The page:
We'll see what the net effect becomes in the end.
     
  14. Nov 5, 2007 #554 of 2401
    dswallow

    dswallow Save the Moderatоr TCF Club

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    I think there's a happy medium in there... one that's probably being tested in the handful of markets where they're doing just that... putting in a free digital receiver even for basic tier subscribers. Equipment costs really aren't high per receiver, and they gain the opportunity to capture more income from interactive services, PPV/OnDemand, and eventually a la carte channel offerings.
     
  15. Nov 5, 2007 #555 of 2401
    bicker

    bicker bUU

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    See? That didn't hurt too much? :)

    Though not that the R&O didn't include the word "free" -- not even the word "affordable".
     
  16. Nov 5, 2007 #556 of 2401
    bicker

    bicker bUU

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    I do think that this is one reason why they're pushing for the low-end cable-box integration band exemption. With CableCard capability, these STBs will be, of course, significantly more expensive.
     
  17. Nov 5, 2007 #557 of 2401
    MichaelK

    MichaelK New Member

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    yep-

    I noticed the lack of "free" in the press release. That's why I'm saying "worst case" is they are free.
     
  18. Nov 5, 2007 #558 of 2401
    bicker

    bicker bUU

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    And to be fair, they probably WILL be free, for either at least one or perhaps as much three boxes, for the market-share-related reasons mentioned.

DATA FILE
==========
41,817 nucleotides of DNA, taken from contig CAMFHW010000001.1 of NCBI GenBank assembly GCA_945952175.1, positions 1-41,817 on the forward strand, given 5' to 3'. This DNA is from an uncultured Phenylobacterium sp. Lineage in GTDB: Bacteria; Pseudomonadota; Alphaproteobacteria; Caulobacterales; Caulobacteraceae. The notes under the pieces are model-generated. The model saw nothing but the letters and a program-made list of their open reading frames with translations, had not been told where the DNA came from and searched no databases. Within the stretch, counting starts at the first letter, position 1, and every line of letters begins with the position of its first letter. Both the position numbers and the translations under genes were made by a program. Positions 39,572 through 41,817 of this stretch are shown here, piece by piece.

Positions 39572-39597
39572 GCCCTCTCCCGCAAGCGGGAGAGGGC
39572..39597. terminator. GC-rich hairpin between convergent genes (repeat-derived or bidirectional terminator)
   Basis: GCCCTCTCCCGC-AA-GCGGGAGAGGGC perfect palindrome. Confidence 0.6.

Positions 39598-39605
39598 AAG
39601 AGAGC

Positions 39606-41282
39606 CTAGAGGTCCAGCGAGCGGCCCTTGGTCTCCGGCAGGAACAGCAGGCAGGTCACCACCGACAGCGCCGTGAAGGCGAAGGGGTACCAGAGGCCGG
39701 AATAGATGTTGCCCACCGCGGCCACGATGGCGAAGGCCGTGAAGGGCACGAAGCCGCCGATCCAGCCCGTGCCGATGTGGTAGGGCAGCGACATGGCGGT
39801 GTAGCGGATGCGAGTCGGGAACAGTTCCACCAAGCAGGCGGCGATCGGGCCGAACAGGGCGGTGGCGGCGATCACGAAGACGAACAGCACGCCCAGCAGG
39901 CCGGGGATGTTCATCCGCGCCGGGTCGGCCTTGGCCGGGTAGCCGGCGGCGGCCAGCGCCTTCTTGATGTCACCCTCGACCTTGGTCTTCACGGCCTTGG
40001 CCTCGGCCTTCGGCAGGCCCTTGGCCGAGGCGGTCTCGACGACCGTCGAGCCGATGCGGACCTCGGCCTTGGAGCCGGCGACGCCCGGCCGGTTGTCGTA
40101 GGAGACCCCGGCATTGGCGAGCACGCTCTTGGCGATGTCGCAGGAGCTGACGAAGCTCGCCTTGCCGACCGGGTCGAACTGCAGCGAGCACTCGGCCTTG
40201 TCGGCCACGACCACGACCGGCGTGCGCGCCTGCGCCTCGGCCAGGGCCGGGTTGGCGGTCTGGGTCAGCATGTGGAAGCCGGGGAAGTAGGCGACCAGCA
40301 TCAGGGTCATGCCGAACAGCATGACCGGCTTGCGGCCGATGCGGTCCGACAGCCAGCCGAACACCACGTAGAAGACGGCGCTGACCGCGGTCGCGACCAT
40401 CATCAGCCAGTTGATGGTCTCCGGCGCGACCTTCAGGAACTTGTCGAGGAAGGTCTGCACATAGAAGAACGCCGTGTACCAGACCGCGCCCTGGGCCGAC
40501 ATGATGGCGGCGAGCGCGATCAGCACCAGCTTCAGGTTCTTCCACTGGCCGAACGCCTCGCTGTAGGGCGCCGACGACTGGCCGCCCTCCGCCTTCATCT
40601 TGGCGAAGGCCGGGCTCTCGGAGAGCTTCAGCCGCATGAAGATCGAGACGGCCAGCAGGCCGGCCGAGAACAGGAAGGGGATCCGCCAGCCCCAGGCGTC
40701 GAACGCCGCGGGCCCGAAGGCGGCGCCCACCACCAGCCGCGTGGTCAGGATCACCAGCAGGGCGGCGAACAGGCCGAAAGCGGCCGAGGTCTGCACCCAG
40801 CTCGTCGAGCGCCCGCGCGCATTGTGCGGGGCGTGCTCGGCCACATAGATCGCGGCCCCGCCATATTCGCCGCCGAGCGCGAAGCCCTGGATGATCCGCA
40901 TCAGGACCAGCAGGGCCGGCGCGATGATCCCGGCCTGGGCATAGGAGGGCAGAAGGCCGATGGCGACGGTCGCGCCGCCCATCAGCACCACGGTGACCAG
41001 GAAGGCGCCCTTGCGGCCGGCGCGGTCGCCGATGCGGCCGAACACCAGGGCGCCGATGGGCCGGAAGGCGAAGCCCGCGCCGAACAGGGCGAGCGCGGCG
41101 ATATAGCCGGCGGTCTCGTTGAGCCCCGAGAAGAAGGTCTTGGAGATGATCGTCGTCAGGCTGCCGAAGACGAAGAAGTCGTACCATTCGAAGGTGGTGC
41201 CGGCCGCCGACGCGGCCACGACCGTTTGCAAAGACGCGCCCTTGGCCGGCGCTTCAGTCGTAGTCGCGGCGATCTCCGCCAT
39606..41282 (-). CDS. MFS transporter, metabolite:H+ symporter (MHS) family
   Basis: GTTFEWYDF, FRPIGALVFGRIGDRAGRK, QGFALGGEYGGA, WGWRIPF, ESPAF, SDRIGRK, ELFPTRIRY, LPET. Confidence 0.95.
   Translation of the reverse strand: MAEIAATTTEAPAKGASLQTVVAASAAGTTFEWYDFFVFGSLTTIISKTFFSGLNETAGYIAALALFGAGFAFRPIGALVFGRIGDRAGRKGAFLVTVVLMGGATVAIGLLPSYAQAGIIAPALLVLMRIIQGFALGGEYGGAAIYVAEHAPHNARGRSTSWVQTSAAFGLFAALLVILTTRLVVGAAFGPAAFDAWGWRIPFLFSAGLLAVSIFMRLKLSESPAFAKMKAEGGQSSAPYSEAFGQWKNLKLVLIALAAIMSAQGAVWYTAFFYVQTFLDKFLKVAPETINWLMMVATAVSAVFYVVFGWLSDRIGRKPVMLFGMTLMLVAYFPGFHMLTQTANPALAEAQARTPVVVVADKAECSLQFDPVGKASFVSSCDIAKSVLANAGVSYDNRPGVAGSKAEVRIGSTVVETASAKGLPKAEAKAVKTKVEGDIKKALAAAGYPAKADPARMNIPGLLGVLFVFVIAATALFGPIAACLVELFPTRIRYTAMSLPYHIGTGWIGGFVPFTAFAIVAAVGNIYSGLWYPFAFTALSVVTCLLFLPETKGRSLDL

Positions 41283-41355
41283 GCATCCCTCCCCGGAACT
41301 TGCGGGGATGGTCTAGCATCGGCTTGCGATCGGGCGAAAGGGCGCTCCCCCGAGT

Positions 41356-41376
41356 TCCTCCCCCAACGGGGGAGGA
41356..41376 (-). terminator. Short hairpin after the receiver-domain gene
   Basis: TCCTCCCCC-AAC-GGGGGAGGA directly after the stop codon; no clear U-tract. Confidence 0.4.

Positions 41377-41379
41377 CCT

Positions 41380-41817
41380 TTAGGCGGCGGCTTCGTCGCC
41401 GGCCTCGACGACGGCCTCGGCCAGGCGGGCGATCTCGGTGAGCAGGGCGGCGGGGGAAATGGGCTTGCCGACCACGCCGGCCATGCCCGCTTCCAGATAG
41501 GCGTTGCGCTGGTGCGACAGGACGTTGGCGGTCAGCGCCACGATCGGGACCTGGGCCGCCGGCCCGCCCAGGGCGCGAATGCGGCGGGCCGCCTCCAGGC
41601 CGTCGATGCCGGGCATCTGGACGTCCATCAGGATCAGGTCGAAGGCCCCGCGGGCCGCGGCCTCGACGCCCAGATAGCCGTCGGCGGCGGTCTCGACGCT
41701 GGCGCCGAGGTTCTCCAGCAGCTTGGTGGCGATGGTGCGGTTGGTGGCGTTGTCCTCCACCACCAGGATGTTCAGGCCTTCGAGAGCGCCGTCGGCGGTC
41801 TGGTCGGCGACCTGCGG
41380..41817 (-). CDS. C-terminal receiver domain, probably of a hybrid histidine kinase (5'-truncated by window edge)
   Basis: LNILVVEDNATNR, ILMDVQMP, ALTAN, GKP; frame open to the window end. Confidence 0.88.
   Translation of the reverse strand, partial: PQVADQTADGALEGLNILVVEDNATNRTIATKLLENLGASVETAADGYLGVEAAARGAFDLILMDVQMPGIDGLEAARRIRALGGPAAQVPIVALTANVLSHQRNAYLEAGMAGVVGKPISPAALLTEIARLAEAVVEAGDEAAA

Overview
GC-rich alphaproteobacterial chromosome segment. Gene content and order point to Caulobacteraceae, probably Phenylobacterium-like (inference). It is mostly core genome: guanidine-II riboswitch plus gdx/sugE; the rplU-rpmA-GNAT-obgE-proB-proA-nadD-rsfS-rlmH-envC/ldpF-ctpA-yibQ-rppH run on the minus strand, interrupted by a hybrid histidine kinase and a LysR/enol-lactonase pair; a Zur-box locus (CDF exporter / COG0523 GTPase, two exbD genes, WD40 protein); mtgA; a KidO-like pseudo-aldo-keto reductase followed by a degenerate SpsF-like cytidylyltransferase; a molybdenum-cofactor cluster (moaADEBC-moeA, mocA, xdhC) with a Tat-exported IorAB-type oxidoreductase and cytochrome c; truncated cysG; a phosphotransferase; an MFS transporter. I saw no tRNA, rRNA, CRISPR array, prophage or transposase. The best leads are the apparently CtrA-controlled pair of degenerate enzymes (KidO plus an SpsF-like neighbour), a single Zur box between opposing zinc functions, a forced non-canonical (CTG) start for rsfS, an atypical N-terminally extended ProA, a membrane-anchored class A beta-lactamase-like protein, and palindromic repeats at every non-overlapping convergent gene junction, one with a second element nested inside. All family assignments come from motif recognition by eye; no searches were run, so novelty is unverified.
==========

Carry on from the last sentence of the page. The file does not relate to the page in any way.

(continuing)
19. Nov 5, 2007 #559 of 2401
    MichaelK

    MichaelK New Member

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    true they might lose bottom subs but i dont see the regulators stopping anything. They haven't done a thing to cable in years that mattered. More and more plants are declaring competition from DBS all the time. And Verizon is going to let a big chunk of the northeast off the regulatory hook in the next couple years.

    As to loosing bottem end subs- I dont think they care. Directv noticed a couple years ago that the bottom of the subs account for little profit (the numbers directv showed were remarkable. It was akin to the top quarter of their subs accounted for the lions share of their profits.

    Comcast seems to have noticed that too- their last conference call they had a NET loss of a good pile of basic subs but their high end subs numbers went up with people adding digital cable or interent or voice and so their revenue was up a bunch.

    Based on those 2 examples I'm not so sure they wouldn't actually LIKE to jack the rates 10 bucks and give digital boxes for free and then let the 'cheapskates' leave and call DISH (if they even want to be bothered with them anymore). There's parts of the country where digital cable costs almost the same as analog at this point- clearly they want to get people into those upper tier services with a box in the house. As Doug says - you drop the box off and they can order PPV/ VOD, online dating, jobs, cars, hook them into advertising, etc etc.
     
  20. Nov 5, 2007 #560 of 2401
    MichaelK

    MichaelK New Member

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    I looked it up in my town just to get a frame of reference.

    Analog basic is 56.80.

    Digital basic is just $8.95 more and you get a "free" digital box (which are 4.95 alone) with that. Addtional tv's are 6.95 which includes a "free" box.

    end game- analog basic is 56.8. It's 4 dollars to add digital basic. and then 2 bucks more pre tv after the first for digital service (likely the "additonal outlet" fee).

    A bunch of numbers in there- but point is they could use the 2008 and 2009 rate increase to raise analog basic at a rate faster than digital basic so in the next couple years they would wind up being basically the same and few would even notice. If someone is willing to walk for 5 dollars a month at that point then probably cable doesn't want them since they wont be ordering PPV or anything else extra.